You can spray WeedBGon chickweed and clover killer a second time in 2 to 3 weeks if you are not seeing complete kill of your Wild Violets. You can seed 1 week after your last spray of this product. If you were to use Turf Builder with Plus 2 in the same area, you would need to wait at least a month before seeding.

  4. Eleanor permalink

    I have identified, by looking at photos on a university agriculture site and your photos, the following weeds present in our lawn. Nice collection, huh?
    wild garlic
    carpetweed possibly
    annual bluegrass
    dormant Nimblewill
    coarse fescue

    What do I do? I am slightly overwhelmed at this point and do not have the money to get rid of it and start over or pay someone to do it. It is an L shaped lawn with pool in middle so really not a tremendous amount of grassy area. 60 x 130 ft but that’s the L shape with a 16 x 30 pool forming the L. This spring has been bone dry in the northeast. We are in upstate NY. Please any advise is welcomed!!

    • Hi Eleanor
      Sounds like you have a real rouges gallery of stuff growing in your lawn. Thanks for telling me where you are located… this really helps. Since it does not sound like you want to do a total start over and to get the most for your time and money follow this schedule this spring: As soon as possible apply Turf Builder with Halts Crabgrass Preventer. In a week or so, spray your weeds with Ortho Weed-B-Gon MAX plus Crabgrass Killer. Then around Memorial Day weekend feed your lawn with Turf Builder. These three applications will not get rid of all the perennial grassy weeds that you have, however you will see a big reduction in your weeds and will be surprised at how your good grass will improve. Mow your grass at one of the higher mower settings giving you a height of 2-1/2 inches after the cut. You might consider putting down GrubEx in early June to protect your lawn as your area generally has quite a problem with grubs in late summer and fall. Then in late summer you can let me know how your lawn looks and I will tell you what to do for late summer/fall.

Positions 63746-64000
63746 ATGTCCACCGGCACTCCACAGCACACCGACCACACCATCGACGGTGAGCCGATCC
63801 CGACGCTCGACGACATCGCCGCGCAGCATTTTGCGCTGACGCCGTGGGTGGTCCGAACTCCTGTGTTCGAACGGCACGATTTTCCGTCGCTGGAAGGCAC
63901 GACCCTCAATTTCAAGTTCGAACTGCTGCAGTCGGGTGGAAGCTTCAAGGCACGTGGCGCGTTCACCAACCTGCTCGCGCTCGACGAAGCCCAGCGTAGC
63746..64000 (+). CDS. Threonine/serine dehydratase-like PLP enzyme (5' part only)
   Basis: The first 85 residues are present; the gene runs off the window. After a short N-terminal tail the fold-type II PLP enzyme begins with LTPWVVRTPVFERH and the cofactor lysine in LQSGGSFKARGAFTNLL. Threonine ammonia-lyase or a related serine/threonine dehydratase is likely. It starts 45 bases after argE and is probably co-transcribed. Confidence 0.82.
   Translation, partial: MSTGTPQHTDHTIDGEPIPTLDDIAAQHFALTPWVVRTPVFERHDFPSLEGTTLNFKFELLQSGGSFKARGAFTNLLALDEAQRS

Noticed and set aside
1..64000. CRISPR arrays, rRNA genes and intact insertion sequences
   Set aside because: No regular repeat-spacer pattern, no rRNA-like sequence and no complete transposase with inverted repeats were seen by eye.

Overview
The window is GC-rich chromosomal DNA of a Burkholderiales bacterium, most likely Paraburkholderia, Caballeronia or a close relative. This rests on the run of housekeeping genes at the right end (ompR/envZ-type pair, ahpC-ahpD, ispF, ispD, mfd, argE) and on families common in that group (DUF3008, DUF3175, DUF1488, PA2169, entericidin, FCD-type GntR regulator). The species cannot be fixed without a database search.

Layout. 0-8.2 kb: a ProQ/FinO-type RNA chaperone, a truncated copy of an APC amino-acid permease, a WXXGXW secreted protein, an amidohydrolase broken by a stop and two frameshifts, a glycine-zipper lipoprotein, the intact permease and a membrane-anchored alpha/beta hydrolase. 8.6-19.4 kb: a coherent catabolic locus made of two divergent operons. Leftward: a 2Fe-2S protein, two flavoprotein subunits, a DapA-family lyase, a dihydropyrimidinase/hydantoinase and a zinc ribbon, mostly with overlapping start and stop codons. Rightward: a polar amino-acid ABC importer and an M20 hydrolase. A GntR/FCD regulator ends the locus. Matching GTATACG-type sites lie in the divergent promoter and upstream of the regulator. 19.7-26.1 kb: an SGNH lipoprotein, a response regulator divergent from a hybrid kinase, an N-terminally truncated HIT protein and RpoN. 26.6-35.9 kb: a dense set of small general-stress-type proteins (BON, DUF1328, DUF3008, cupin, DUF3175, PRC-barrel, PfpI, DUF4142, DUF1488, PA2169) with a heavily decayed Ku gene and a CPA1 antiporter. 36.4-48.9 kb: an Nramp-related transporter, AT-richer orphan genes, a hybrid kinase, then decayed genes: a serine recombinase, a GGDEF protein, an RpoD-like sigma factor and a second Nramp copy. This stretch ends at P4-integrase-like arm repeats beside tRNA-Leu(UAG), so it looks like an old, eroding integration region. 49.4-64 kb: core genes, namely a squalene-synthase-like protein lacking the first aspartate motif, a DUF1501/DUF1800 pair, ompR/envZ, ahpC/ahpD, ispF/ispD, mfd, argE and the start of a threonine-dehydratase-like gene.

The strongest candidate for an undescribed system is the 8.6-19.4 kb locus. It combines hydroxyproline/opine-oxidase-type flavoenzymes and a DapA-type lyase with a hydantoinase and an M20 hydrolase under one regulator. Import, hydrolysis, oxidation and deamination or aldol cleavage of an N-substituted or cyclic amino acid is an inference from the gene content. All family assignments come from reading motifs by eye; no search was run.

• Eleanor permalink

        Thanks, I’m starting today.

  5. Eleanor permalink

    How long before we should see weeds dying out and improvement?

    • Hi Eleanor
      You will not see weeds die after applying Turf Builder with Halts. You will just see greener, healthier grass and the weed prevention will be in place. After spraying Ortho Weed B Gon MAX you will see weeds start to die in a few days and totally disappear in about 3 weeks.